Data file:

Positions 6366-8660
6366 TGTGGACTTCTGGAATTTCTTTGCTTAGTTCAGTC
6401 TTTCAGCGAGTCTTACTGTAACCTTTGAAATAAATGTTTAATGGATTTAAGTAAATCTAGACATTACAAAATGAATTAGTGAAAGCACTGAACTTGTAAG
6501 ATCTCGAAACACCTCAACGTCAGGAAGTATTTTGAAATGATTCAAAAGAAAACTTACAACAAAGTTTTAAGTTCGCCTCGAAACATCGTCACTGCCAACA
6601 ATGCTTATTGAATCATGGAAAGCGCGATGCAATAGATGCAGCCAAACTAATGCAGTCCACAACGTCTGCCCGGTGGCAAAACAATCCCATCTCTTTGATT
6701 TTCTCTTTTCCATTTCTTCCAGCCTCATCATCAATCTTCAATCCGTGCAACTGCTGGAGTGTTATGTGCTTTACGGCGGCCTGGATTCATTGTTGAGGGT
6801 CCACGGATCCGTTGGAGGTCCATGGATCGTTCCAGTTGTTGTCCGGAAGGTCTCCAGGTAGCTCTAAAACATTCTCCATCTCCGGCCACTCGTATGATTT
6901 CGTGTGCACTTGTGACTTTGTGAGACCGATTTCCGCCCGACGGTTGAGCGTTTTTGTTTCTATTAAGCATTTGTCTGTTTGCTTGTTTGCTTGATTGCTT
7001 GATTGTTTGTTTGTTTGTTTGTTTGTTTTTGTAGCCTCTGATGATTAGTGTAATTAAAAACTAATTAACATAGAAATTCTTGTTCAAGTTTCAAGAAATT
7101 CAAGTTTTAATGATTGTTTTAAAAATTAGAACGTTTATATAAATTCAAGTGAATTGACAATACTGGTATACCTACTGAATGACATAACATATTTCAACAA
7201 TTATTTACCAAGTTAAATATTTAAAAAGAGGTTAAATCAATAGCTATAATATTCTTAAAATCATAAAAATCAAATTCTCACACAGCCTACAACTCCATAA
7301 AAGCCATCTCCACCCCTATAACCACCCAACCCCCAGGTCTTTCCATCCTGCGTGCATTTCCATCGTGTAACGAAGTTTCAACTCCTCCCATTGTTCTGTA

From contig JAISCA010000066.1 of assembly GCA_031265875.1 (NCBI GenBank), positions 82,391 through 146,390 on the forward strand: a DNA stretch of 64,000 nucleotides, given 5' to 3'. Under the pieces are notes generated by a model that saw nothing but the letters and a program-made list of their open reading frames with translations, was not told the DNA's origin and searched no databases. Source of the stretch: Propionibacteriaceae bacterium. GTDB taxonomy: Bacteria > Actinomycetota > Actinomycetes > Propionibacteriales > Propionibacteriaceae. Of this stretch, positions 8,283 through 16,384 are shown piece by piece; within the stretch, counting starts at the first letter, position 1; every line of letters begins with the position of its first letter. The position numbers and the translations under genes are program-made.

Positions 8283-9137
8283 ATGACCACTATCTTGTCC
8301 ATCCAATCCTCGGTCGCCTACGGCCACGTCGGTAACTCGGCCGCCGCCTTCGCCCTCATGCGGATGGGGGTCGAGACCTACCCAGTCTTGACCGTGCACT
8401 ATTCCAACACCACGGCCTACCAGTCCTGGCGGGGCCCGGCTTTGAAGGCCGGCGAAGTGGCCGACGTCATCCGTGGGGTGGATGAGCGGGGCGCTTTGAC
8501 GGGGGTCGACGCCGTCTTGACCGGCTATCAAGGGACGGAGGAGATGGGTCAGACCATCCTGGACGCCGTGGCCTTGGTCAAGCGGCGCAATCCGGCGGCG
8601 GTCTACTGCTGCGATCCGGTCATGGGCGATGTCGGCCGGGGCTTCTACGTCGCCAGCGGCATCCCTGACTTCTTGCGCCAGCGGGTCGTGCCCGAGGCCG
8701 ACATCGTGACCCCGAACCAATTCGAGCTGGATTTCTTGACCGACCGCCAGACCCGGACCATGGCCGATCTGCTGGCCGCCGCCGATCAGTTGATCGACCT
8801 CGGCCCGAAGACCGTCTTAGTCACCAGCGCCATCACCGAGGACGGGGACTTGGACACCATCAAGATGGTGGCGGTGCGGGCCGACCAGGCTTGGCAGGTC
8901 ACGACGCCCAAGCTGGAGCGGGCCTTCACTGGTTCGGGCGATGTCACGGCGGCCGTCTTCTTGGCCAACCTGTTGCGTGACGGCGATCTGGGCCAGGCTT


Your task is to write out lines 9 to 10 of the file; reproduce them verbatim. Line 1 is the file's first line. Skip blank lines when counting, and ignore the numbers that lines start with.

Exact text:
7001 GATTGTTTGTTTGTTTGTTTGTTTGTTTTTGTAGCCTCTGATGATTAGTGTAATTAAAAACTAATTAACATAGAAATTCTTGTTCAAGTTTCAAGAAATT
7101 CAAGTTTTAATGATTGTTTTAAAAATTAGAACGTTTATATAAATTCAAGTGAATTGACAATACTGGTATACCTACTGAATGACATAACATATTTCAACAA